“Great men are almost always bad men” – Lord Acton
What do we mean when we refer to someone as a “great man?” Theoretically, we mean a man who accomplished great feats, but in actuality the term is almost always used to refer exclusively to men of the State, such as Julius Caesar, Napoleon Bonaparte, or Abraham Lincoln. By contrast, when we say someone is “good man,” we mean that he is someone with integrity, a person who displays kindness and who follows an objective moral code. People assume great men have a wider influence simply because their names are prominently featured in the pages of history, but this is actually a serious miscalculation. I will illustrate this point with two examples, the first one being a mere reflection of the Great Example.
On November 22, 1963, the unthinkable happened: the President of the United States was assassinated. The news, of course, shocked the country and the world, throwing Americans into a state of confusion and despair. However, something else significant happened that day, something that was largely ignored by the press and almost entirely unnoticed by the population: the death of the great Christian apologist, C.S. Lewis. Lewis, after his conversion in 1931, spent his life defending and explaining Christianity using philosophy, theology, and Scripture. He was a brilliant philosopher and rhetorician, with an uncanny ability to explain dense topics in a remarkably clear way. JFK and Lewis had very different views on almost everything, including the State. JFK believed man existed to serve “society,” or the State (in his view), which he made clear in his famous “Ask Not” speech. Lewis, on the other hand, believed man existed to serve God, saying that “every Government consists of mere men” and that “if it adds to its commands ‘Thus saith the Lord,’ it lies, and lies dangerously.” Lewis was, by all accounts, a good man, but JFK was a “leader,” a man whose name was known around the world, a great man. However, which one had the greater influence? JFK’s name may be referenced here and there in classrooms and quoted here and there by politicians, but aside from that, does he really have any influence on anyone currently living? Do people really delve into his life and say he truly inspired them to change their way of thinking? The obvious answers to these questions is “no.” If we are being honest, the only reason why he is remembered at all today is because of the title he had (“President”) and the horrific circumstances surrounding his death. But, what of Lewis? Millions of Lewis’s books are sold every year. They are studied carefully and written about all over the world. They have entirely changed the way of thinking in many people, directing them towards a deeper understanding of theology, philosophy, art, and literature. His children’s books, the Chronicles of Narnia, continue to capture the imaginations of children around the world, both entertaining them and teaching them about the character and love of God. Thus, it is clear that, in this instance, the “good man” has had a far greater influence on the world than the “great man” has had. Now, what about the Great Example referenced at the beginning of this essay?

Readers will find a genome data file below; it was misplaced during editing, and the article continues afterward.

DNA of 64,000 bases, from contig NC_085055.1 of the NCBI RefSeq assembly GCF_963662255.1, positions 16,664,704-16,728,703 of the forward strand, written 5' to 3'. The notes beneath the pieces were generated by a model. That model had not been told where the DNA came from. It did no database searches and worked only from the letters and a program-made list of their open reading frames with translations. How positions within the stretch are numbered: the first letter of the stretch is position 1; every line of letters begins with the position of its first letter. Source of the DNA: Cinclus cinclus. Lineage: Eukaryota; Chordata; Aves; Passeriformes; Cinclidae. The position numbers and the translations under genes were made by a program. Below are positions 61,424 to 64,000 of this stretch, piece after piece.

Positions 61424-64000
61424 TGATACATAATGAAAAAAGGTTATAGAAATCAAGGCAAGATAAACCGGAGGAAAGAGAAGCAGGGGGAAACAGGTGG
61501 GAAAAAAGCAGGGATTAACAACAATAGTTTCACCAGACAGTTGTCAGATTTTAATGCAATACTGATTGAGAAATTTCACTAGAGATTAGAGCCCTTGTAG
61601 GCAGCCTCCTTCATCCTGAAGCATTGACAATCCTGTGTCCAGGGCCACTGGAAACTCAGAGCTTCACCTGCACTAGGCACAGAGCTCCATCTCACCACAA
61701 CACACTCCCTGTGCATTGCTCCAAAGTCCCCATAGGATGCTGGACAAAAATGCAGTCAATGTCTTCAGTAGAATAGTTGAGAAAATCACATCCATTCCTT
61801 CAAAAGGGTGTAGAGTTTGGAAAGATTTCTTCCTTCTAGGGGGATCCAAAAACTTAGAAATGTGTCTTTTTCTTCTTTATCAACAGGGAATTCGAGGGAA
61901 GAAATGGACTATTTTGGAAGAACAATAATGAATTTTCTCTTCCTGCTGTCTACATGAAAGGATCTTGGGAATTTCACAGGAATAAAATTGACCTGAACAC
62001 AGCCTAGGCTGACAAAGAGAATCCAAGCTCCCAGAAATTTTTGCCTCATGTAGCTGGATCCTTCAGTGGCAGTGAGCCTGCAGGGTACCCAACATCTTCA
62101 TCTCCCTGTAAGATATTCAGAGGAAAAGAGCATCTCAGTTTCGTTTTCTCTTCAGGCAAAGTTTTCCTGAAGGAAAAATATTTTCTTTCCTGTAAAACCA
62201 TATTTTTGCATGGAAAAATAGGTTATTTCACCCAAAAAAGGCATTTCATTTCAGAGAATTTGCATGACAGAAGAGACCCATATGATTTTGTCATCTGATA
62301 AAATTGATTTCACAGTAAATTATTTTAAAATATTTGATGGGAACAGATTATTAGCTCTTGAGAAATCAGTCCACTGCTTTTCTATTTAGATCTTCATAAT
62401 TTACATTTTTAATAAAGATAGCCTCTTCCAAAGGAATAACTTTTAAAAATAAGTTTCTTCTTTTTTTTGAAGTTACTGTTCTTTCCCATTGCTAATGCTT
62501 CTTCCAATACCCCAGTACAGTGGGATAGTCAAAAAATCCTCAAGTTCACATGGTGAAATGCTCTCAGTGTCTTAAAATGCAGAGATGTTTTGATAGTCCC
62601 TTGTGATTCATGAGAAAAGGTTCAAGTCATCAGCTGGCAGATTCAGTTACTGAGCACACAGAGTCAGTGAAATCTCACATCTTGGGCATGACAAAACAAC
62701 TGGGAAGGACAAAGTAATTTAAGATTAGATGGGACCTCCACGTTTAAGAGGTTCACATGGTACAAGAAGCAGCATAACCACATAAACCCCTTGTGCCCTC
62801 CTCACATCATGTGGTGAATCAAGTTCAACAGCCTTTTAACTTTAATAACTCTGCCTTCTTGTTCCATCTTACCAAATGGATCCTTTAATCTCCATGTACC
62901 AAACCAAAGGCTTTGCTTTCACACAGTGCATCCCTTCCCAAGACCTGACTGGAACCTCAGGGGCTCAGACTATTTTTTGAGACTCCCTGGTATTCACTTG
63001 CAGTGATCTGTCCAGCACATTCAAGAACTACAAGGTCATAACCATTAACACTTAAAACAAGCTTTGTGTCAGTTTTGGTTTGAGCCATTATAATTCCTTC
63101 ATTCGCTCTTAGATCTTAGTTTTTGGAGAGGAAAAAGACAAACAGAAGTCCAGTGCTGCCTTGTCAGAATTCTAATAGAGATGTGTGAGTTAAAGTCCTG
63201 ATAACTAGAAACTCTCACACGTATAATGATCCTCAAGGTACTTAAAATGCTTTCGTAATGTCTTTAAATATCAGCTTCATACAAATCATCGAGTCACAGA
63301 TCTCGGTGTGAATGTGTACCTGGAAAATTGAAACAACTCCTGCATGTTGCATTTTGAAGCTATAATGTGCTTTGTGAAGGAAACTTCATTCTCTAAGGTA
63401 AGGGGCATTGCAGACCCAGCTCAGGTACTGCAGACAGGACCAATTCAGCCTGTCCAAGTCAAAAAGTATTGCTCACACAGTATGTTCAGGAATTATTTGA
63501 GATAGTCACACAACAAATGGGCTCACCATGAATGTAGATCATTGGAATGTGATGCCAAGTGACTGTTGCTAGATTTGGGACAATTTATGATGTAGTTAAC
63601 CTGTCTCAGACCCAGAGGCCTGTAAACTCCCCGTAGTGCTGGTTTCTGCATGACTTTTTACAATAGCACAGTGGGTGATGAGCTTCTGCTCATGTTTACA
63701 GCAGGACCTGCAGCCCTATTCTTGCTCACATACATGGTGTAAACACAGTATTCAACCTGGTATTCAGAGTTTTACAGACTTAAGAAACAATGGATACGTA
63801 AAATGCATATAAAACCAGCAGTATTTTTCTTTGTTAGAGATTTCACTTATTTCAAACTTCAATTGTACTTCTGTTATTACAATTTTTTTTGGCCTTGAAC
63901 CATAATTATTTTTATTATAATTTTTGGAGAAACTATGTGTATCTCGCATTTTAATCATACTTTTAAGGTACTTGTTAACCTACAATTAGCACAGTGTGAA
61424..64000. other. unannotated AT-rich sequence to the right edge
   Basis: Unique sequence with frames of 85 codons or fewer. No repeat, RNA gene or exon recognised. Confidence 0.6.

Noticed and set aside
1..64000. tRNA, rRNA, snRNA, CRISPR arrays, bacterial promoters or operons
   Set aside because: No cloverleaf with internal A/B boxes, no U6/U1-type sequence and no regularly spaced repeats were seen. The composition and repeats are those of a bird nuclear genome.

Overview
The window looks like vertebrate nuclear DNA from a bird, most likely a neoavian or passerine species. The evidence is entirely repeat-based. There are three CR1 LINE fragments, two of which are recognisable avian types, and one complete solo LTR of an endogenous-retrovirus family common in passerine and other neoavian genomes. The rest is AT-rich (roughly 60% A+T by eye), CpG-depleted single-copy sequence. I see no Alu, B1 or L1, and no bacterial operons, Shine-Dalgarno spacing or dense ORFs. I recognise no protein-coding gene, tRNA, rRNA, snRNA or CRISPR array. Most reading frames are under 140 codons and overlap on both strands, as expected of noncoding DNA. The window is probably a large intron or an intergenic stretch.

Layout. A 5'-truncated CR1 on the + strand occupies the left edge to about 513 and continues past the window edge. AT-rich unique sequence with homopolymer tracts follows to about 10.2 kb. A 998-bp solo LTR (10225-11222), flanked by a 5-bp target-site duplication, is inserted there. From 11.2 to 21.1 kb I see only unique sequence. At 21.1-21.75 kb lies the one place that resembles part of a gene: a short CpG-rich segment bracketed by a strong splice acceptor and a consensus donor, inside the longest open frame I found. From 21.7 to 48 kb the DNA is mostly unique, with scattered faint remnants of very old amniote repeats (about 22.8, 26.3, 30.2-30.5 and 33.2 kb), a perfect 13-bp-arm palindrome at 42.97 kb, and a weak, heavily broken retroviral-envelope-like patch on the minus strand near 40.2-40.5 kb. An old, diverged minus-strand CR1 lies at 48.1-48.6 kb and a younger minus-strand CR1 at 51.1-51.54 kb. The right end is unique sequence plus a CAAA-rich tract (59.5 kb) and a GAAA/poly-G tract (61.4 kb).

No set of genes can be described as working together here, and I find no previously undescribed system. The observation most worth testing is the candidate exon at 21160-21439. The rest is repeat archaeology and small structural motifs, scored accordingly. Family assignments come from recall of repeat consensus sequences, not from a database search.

This Great Example refers to the ultimate “good man” and the archetypal “great man,” who both happened to live in the same time period: Jesus Christ and Caesar Augustus. Both of these men claimed to be, and were called by others, the “Son of God.” Jesus was born into a poor family that lived in Galilee, an unremarkable place in the 1st century. Augustus was the son of Julius Caesar, the head of the greatest kingdom in the world. Caesar Augustus became the first Emperor of Rome and dramatically expanded the Roman Empire, mostly by violent conquest. He was the definitive “great man,” solidifying the Roman Empire and essentially governing the world. Jesus, on the other hand, was a destitute man who taught love and forgiveness, never once taking another person’s life or ordering a follower of His to do so. Augustus believed in an all-powerful state, with most of that power being wielded by him, the Emperor. Jesus taught that God was the ultimate authority, and that one day all kingdoms, including the Roman Empire, would be destroyed and the Kingdom of God would be ushered in. Instead of ordering soldiers to enter a city and take it by force, Jesus asked His disciples to peacefully preach in other cities and to be prepared to die without fighting back. Jesus would be crucified under Augustus’ son and successor, Tiberius, and Caesar’s line would continue on. Now, we must ask who had the greater influence, the “great” Caesar, ruler of the world and a man of immense riches, or the “good” Jesus, son of a poor carpenter. One could be forgiven if they thought this was merely a rhetorical question because the answer is quite obvious. After all, Christianity conquered the Roman Empire! Augustus is taught in the history books, sure, but not much of anywhere else. The average person on the street does not even know his name and the people who do know of him are not in any measurable way inspired or influenced by him. On the other hand, Jesus is not only known by everyone (at least in the first world), but is worshipped and prayed to every single day by millions of people. Thus, we see the Great Example: that the “good man” Jesus has had a much greater influence on the world than the “great man” Augustus.
This is important because it helps us to see that while it may seem like the wicked (the State and its advocates) are winning at this point, this is only temporary and good will ultimately succeed.